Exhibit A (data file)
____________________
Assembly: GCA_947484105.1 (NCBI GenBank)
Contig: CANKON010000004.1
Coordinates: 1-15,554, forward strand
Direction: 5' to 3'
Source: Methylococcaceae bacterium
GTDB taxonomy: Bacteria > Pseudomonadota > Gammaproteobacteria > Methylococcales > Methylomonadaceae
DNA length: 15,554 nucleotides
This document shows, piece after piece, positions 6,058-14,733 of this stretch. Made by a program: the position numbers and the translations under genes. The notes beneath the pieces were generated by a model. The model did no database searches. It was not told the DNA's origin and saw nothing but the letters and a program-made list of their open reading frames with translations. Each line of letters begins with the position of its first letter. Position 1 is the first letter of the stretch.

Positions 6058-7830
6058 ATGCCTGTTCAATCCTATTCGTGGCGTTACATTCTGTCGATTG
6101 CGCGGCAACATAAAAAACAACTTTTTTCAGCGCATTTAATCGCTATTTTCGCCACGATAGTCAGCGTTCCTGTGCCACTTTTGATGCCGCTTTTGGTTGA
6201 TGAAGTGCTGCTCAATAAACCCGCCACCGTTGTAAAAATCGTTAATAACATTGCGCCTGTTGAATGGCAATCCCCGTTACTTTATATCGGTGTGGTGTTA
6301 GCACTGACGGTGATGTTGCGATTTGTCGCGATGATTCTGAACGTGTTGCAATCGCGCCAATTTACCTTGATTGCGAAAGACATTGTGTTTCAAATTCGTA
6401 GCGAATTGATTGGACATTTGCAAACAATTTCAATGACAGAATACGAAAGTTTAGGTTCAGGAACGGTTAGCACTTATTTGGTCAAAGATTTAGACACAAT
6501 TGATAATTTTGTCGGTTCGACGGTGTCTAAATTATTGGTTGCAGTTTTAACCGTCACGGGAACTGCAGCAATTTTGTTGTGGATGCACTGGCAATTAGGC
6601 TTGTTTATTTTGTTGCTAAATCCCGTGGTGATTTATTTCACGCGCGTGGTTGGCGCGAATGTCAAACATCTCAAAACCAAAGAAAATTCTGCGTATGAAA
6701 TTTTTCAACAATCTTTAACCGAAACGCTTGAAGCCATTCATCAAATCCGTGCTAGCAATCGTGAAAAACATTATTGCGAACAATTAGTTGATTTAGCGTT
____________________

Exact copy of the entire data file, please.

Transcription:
Assembly: GCA_947484105.1 (NCBI GenBank)
Contig: CANKON010000004.1
Coordinates: 1-15,554, forward strand
Direction: 5' to 3'
Source: Methylococcaceae bacterium
GTDB taxonomy: Bacteria > Pseudomonadota > Gammaproteobacteria > Methylococcales > Methylomonadaceae
DNA length: 15,554 nucleotides
This document shows, piece after piece, positions 6,058-14,733 of this stretch. Made by a program: the position numbers and the translations under genes. The notes beneath the pieces were generated by a model. The model did no database searches. It was not told the DNA's origin and saw nothing but the letters and a program-made list of their open reading frames with translations. Each line of letters begins with the position of its first letter. Position 1 is the first letter of the stretch.

Positions 6058-7830
6058 ATGCCTGTTCAATCCTATTCGTGGCGTTACATTCTGTCGATTG
6101 CGCGGCAACATAAAAAACAACTTTTTTCAGCGCATTTAATCGCTATTTTCGCCACGATAGTCAGCGTTCCTGTGCCACTTTTGATGCCGCTTTTGGTTGA
6201 TGAAGTGCTGCTCAATAAACCCGCCACCGTTGTAAAAATCGTTAATAACATTGCGCCTGTTGAATGGCAATCCCCGTTACTTTATATCGGTGTGGTGTTA
6301 GCACTGACGGTGATGTTGCGATTTGTCGCGATGATTCTGAACGTGTTGCAATCGCGCCAATTTACCTTGATTGCGAAAGACATTGTGTTTCAAATTCGTA
6401 GCGAATTGATTGGACATTTGCAAACAATTTCAATGACAGAATACGAAAGTTTAGGTTCAGGAACGGTTAGCACTTATTTGGTCAAAGATTTAGACACAAT
6501 TGATAATTTTGTCGGTTCGACGGTGTCTAAATTATTGGTTGCAGTTTTAACCGTCACGGGAACTGCAGCAATTTTGTTGTGGATGCACTGGCAATTAGGC
6601 TTGTTTATTTTGTTGCTAAATCCCGTGGTGATTTATTTCACGCGCGTGGTTGGCGCGAATGTCAAACATCTCAAAACCAAAGAAAATTCTGCGTATGAAA
6701 TTTTTCAACAATCTTTAACCGAAACGCTTGAAGCCATTCATCAAATCCGTGCTAGCAATCGTGAAAAACATTATTGCGAACAATTAGTTGATTTAGCGTT